I moved to Tokyo in the summer of 2018).
Being aware of a little Japanese goes a long way.
I've traveled through Asia before, but I was surprised by some of the differences.
I've lived in East Asia for a long time.
Whenever I had the chance, I traveled through Southeast Asia after moving to China and Australia.
I didn't know what to expect when I moved to Tokyo in the fall of last year. The Japanese capital is an example of a big city that brings new surprises.
I moved to Tokyo and learned a lot.
The trains in Tokyo are packed.
During rush hour, professional train pushers, called "oshiya" in Japanese, in skipper caps and white gloves, rush commuters into subway carriages to pack in as many people as possible.
The trains are surprisingly quiet even though they are full.
I occasionally hear the snores of some seated passengers on the journey. In my experience, it doesn't seem like a lot of people are on board.
The first house I owned in the Tokyo area was in the prefecture of Chiba. It took an hour or more to get home from the city center though it was well connected to the capital.
The trains stop running in Tokyo. I missed the final train home many times when I lived in Chiba.
I had to pay at least $100 for a taxi or take refuge in a karaoke room when the trains were not running.
Finding privacy in Tokyo can be difficult.
There are major highways and commercial districts. Crowded train stations make people anxious. There are usually at least a few walkers, joggers, or cyclists on the streets.
Privacy and quiet have been lost in my homes as well.
I've lived in several houses and apartments in Tokyo and they all had walls made of rice paper. I expect my conversations to be heard by my neighbors as well.
The first thing my mom said when she entered my apartment was "Is this it?".
I wanted to live in central or downtown Tokyo, so I settled for a small apartment.
It is one of the most expensive places to live in the world.
I was surprised that Japan continued to rely on cash despite its high-tech image.
When I first moved to Tokyo, I used to withdraw money from ATMs to pay for my purchases. Paper money was used to pay my utility bill.
Digital payment systems have been used more quickly in some areas of the city due to the Pandemic. Some mom-and-pop businesses are more resistant to change than others.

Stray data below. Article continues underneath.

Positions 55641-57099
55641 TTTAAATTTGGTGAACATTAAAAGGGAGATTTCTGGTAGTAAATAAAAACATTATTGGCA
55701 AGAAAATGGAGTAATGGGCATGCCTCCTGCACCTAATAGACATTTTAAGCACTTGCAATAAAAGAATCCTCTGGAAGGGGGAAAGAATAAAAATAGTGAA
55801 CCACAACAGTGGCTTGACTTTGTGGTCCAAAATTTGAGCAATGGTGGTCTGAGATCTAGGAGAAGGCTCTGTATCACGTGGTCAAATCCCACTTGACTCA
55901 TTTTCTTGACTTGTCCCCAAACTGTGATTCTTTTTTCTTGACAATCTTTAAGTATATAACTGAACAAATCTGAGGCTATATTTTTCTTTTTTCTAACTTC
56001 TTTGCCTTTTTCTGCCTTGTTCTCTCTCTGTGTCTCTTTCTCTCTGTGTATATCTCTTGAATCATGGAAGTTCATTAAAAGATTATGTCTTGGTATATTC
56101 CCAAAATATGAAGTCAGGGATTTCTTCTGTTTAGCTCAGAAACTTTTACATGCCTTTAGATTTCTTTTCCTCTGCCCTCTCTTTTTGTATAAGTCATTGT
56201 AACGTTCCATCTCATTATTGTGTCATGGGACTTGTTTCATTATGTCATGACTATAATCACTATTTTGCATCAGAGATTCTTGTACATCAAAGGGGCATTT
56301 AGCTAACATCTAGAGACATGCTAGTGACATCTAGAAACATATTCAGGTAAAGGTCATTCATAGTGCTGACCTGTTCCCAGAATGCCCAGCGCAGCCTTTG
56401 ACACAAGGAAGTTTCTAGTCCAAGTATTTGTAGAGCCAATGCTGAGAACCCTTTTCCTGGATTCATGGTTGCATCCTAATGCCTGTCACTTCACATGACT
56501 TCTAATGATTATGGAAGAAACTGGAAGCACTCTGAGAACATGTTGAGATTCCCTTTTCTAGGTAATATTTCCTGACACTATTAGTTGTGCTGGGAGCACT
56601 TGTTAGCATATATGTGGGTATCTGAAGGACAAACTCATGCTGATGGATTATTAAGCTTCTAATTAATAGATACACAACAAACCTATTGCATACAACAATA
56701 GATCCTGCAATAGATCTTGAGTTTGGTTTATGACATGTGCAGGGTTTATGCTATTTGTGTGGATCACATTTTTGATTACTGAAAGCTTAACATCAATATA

On weekdays, my local cafe doesn't open until 2 p.m. It turns into a bar in the evening, which is a different business model than I've seen in other countries.
cafés and coffee shops usually open at 10 a.m. or 11 a.m.
I think it's too late. It's difficult to find places that open earlier.
Japanese cuisine is much more than just sushi and ramen.
The city of Tokyo has over 200Michelin-starred restaurants and is the most visited city in the world. Many of them are affordable and delicious and range from sizzling grilled chicken to Japanese- French fusion bistros.
For as little as $10 to $20 per meal, I've found some of the world's best noodle dishes, like ramen, and Japanese soul food.
I asked my superiors if it was okay for me to shake hands with my students when I was training to teach English in Tokyo. They said yes, but I was hesitant in their voices.
Western introductions, like handshakes and hugs, don't always feel natural in Japanese culture, which often involves less physical contact between strangers or acquaintances.
Sometimes I get a floppy, jelly-like wrist when I shake hands in Japan. I bow and extend my hand now that I know how to do that.
A person may introduce themselves by giving me their business card. It's a good idea to accept it with two hands and not immediately pocket it, which can signal disrespect.
I've messed up this dance a lot. Many people know that I am a foreigner and have forgiven my mistakes.
Tokyo is a global city that has the third largest economy in the world, so the lack of English spoken around me was unexpected.
The country's English skills were ranked 78th in the world, behind other Asian countries such as Singapore and the Philippines.
It's a huge advantage to be able to communicate in Japanese when you're in Tokyo.
The weather in Tokyo varies from hot to cold.
I find the winter in Tokyo to be very cold. The temperature might be mild, but it can feel much colder because of the dry winter air.
During the summer months, the temperature can go up to 90 degrees and the humidity can go up to 80%. Summer afternoons in the sun can be hard for a person with a fair complexion.
Tokyo has experienced earthquakes and typhoons.
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